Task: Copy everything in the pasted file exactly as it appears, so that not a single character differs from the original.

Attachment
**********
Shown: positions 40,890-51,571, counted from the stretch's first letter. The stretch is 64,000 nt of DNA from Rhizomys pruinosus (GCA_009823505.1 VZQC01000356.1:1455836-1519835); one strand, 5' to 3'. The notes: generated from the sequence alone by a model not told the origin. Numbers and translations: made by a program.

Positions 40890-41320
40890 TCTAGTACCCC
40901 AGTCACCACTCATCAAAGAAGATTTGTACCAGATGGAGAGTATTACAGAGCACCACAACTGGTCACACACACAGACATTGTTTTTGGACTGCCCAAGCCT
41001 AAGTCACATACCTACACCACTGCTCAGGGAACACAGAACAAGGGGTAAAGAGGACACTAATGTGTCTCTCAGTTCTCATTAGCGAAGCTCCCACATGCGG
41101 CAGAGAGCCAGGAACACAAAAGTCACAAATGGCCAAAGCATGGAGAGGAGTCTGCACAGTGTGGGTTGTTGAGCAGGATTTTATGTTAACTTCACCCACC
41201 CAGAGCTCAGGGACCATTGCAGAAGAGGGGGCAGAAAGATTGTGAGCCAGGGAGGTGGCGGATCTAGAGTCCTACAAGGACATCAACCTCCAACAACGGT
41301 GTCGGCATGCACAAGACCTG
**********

Shown: positions 40,890-51,571, counted from the stretch's first letter. The stretch is 64,000 nt of DNA from Rhizomys pruinosus (GCA_009823505.1 VZQC01000356.1:1455836-1519835); one strand, 5' to 3'. The notes: generated from the sequence alone by a model not told the origin. Numbers and translations: made by a program.

Positions 40890-41320
40890 TCTAGTACCCC
40901 AGTCACCACTCATCAAAGAAGATTTGTACCAGATGGAGAGTATTACAGAGCACCACAACTGGTCACACACACAGACATTGTTTTTGGACTGCCCAAGCCT
41001 AAGTCACATACCTACACCACTGCTCAGGGAACACAGAACAAGGGGTAAAGAGGACACTAATGTGTCTCTCAGTTCTCATTAGCGAAGCTCCCACATGCGG
41101 CAGAGAGCCAGGAACACAAAAGTCACAAATGGCCAAAGCATGGAGAGGAGTCTGCACAGTGTGGGTTGTTGAGCAGGATTTTATGTTAACTTCACCCACC
41201 CAGAGCTCAGGGACCATTGCAGAAGAGGGGGCAGAAAGATTGTGAGCCAGGGAGGTGGCGGATCTAGAGTCCTACAAGGACATCAACCTCCAACAACGGT
41301 GTCGGCATGCACAAGACCTG